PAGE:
Speaking Against Insidious Plans to "Teach EU" in Schools

Friday, 23 October, 2015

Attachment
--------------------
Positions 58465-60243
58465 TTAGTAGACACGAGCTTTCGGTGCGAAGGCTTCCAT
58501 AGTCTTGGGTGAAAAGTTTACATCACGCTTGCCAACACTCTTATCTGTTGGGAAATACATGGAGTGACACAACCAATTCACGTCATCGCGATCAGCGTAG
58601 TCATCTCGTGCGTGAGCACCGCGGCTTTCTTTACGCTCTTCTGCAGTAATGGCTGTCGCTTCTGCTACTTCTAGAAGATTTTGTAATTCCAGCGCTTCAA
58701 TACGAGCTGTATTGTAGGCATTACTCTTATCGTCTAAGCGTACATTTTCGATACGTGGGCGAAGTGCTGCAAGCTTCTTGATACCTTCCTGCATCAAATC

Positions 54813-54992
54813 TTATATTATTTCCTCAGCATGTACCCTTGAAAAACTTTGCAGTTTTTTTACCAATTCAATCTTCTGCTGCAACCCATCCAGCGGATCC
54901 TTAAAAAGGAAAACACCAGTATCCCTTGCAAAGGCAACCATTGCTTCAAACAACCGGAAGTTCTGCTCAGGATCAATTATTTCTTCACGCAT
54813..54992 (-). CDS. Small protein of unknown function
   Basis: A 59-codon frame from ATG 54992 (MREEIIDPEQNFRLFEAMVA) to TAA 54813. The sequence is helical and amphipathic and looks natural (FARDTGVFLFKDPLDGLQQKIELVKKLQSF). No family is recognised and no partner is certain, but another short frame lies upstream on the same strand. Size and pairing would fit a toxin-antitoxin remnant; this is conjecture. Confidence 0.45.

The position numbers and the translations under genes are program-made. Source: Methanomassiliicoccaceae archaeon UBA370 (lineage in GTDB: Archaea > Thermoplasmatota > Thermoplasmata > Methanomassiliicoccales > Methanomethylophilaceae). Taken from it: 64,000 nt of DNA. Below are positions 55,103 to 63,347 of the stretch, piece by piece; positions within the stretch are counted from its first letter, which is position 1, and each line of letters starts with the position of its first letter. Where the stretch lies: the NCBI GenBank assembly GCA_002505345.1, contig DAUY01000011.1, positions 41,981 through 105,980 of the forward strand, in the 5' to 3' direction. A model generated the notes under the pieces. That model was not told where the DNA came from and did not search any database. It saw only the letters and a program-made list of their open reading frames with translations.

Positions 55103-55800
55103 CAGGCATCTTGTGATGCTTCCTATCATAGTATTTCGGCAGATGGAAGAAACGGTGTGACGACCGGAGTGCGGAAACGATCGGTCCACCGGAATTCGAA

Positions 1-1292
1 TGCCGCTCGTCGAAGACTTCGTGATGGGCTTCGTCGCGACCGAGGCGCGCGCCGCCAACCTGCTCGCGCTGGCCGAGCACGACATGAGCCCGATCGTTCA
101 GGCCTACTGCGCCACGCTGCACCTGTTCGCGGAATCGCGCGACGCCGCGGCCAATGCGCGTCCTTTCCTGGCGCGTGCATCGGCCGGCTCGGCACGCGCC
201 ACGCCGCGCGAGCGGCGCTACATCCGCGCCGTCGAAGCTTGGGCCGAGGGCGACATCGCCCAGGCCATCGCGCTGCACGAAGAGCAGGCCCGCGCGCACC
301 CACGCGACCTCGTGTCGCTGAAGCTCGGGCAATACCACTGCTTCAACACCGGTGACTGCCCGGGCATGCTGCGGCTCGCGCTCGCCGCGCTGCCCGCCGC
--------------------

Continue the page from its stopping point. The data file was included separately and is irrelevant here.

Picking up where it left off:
Thank you Chairman.  Well, as colleagues know I do try my best to be cooperative in this committee, and see its added value in many cases, but I profoundly question the value of this, and I profoundly question and indeed resent the conflation of Euroscepticism with zenophobia and extreme nationalism, they are not all the same thing.  It is entirely legitimate in this house and across the continent for people to have scepticism about some of the activities of the European Union, which is very well grounded in many cases. The sense of assumption that I’ve heard that teaching EU in schools is somehow about teaching about how good the EU is, is exactly the problem with this report and exactly the danger of it.  Information about the European Union is something that is to be welcomed for people to make critical judgements about it, propaganda about how great the European so called project is, is anything but and is extremely unwelcome.  I’ve heard a lot about the political project, I’ve heard a lot about how scepticism is somehow a bad thing and we should try and teach people not to be sceptical.  That’s an assault on their democratic rights and their freedoms as citizens to make their own assumptions.  And I particularly question this assumption that the more people learn about the EU the more wonderful they’ll think it is and the only reason there’s euroscepticism around is that people don’t understand how fantastic everything we do at all times and in everyway possibly is.  It’s not a competence for the European Union to dictate educational curricula to its member states.  Member states should have civic education, it’s already taught in the United Kingdom, and it is increasingly stressed by both main political parties.  But the spectacle of MEPs saying what textbooks should be like across the Continent is just breathtaking.  So, yes, I welcome opportunities for different member states to share their best practice and learn from one another.  But from what I’ve heard doesn’t represent best practice at all. Certainly something like Europe for Citizens doesn’t represent any kind of best practice, and, I’m particularly alarmed by the comments about Erasmus+. Because Erasmus+ is a project that when I’m in the right sort of mood, I actually use as a reason for Britain staying in the European Union.  It’s a positive project, it’s a positive project that nearly everybody agrees adds value, does useful things. But turning into what has been suggested here would turn it, instead of being one of my main planks for staying in the EU, into another reason to leave.  And I’d Finally, just ask why there is this assumption that one form of nationalism is bad and another form of nationalism is good? So apparently it’s a bad to be a nationalist in the sense of believing in your own country but it is a good thing to believe in another fictional entity that tries to become a country called the European Union.  So why is one sort of nationalism a good nationalism and another sort of nationalism a bad nationalism? And what about the rest of the world? And why don’t we actually try to be more outward looking?  Educational Competence is a line in the sand.  It’s an area that is not an EU competence and therefore in terms of best practice fine, but in terms of this sort of mission creep it is not acceptable to be put into any sort of regulations, any sort of law, and, is something the United Kingdom simply would not do in any case. Thank you.